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Climate Prediction Center


November 2009 - January 2010


Outlook Graphic: GIF   PDF Adobe PDF Reader


Latest Seasonal Assessment - Widespread precipitation across much of the country during the last half of October continued to offer relief to several of the remaining areas still experiencing drought, including California, southern Texas, and northern parts of Minnesota and Wisconsin. Eastern North Carolina and Arizona were among the few areas seeing below-normal rainfall during October, and dryness either persisted or worsened. The outlook for November 2009 to January 2010 continues to indicate drought improvement for California, southern Arizona, southern Texas, and eastern North Carolina. Improvement is also seen for northern Wisconsin. Ongoing drought with some improvement is forecast for central and northern Arizona, Nevada, and north-central Washington. The current El Niño is expected to last through this winter, tilting the odds toward improvement in California, Arizona, and Texas. In contrast, drier than normal conditions will worsen existing severe to extreme drought over parts of Hawaii if early wet season rainfall does not materialize.

Discussion for the Seasonal Drought Outlook

Tools used in the Drought Outlook included the official CPC precipitation outlook for November 2009 and the long lead forecast for November 2009 - January 2010, the four-month Palmer drought termination and amelioration probabilities, various medium- and short-range forecasts and models such as the 6-10 day and 8-14 day forecasts, the soil moisture tools based on the GFS model and the Constructed Analogue on Soil (CAS) moisture, the Climate Forecast System (CFS) seasonal precipitation forecasts, El Niño precipitation and temperature composites for November - January, climatology, and initial conditions.

For eastern North Carolina, improvement continues to be indicated based on normal to above-normal rains for the first half of November and supportive seasonal precipitation and soil moisture forecasts from the CFS. The experimental runoff forecasts for the El Niño subset years issued by the University of Washington do show some enhanced risk for drought through 3 months over northeastern North Carolina, and the most recent GFS run on November 4 forecasts less than 1 inch of rain over the 384-hour period. As a result, confidence of the forecast is lowered to moderate from high.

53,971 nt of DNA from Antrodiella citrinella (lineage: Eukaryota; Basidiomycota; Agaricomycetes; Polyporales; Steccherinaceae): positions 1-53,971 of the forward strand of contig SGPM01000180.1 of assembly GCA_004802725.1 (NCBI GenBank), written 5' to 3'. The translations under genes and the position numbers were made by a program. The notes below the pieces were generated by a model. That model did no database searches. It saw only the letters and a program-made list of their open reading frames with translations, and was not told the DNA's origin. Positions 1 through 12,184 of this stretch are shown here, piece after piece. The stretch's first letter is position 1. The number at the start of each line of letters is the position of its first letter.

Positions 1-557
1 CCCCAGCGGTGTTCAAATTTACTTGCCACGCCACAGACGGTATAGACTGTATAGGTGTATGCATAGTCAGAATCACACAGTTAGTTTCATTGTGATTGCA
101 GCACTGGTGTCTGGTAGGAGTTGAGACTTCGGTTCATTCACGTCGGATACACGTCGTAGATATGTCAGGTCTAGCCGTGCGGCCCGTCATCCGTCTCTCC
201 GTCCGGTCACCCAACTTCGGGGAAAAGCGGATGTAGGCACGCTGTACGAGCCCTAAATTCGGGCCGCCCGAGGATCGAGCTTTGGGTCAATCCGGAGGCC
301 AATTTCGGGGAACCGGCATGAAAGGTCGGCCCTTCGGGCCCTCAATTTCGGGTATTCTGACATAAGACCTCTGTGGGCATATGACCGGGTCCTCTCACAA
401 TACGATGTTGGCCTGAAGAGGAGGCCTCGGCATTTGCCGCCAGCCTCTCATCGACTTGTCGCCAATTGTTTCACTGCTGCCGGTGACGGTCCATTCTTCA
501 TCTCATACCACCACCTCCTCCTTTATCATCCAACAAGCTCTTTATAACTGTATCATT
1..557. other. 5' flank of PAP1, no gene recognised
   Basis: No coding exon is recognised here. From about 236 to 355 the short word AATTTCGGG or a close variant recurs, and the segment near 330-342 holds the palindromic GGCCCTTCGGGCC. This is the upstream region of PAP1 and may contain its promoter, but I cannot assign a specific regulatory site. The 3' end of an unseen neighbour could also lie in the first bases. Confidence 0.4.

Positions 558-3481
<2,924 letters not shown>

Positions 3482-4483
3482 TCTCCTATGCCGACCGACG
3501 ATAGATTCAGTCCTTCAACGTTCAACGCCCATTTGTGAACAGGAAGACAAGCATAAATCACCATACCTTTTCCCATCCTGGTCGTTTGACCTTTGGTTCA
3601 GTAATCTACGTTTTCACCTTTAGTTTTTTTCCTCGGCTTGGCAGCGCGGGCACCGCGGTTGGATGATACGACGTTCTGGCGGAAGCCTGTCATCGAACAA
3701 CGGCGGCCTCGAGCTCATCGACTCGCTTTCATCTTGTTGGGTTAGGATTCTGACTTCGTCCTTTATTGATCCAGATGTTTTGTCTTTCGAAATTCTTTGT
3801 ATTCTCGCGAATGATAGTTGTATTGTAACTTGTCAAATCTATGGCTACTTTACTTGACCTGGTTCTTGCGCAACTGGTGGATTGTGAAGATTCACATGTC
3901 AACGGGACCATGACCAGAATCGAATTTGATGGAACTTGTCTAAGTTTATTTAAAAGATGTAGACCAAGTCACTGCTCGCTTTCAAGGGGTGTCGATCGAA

Forecast confidence for the Carolinas is moderate.

October rains eased the drought in Minnesota and northern Wisconsin. Given the much more marginal drought situation in Wisconsin due to the increased moisture levels and extended-range forecasts showing the odds tilting wet, the forecast is changed from a mix of some improvement and improvement to straight improvement. To the northwest, medium and long-range models show somewhat less chances for precipitation over northern Minnesota, so the forecast of some improvement remains.
Forecast confidence for Wisconsin and Minnesota is moderate.

Additional relief from the protracted drought affecting parts of southern Texas appears likely by the end of the year. Forecasts from November through the end of January favor above-normal precipitation, and the development of moderate El Niño conditions also favors enhanced precipitation during the outlook period.
Forecast confidence for Texas is high.

Recent short-term dryness has worsened the drought in the Southwest, especially in Arizona. Little change is anticipated during the first half of November. Soil moisture forecasts based on the subset of El Niño years plus the latest CFS precipitation forecast for NDJ continue to suggest a slight tilt of the odds to wetness over southern Arizona, with the odds of improvement lessening toward the north. Due to the drier short-term outlook and some seasonal forecasts indicating lesser odds for improvement during NDJ, including the CFS soil moisture for January, the area of improvement is reduced slightly in the south and the overall confidence for the region is reduced.
Forecast confidence for the Four Corners region is low.

The persistence forecast for north-central Washington is changed to some improvement to reflect forecasts for above-normal precipitation during the first half of November. The drier areas forecast in the CPC seasonal precipitation outlook are to the west and the east of this drought area. The rain-shadow effect should lead to relatively low totals, and the CFS indicates below-normal precipitation for November-January, so forecasting significant improvement is not warranted.
Forecast confidence for Washington is low.

Hawaii is forecast to see below-median rainfall during the upcoming winter, consistent with an ongoing El Niño. Drier than normal conditions will worsen existing severe to extreme drought over portions of the state if early wet season rainfall does not materialize. The latest GFS model run does indicate several opportunities for rainfall during the first half of November, so the outlook continues to depict some improvement, but drought will likely continue.
Forecast confidence for Hawaii is low.

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Page Author: Climate Prediction Center Internet Team
Page last modified: November 5, 2009
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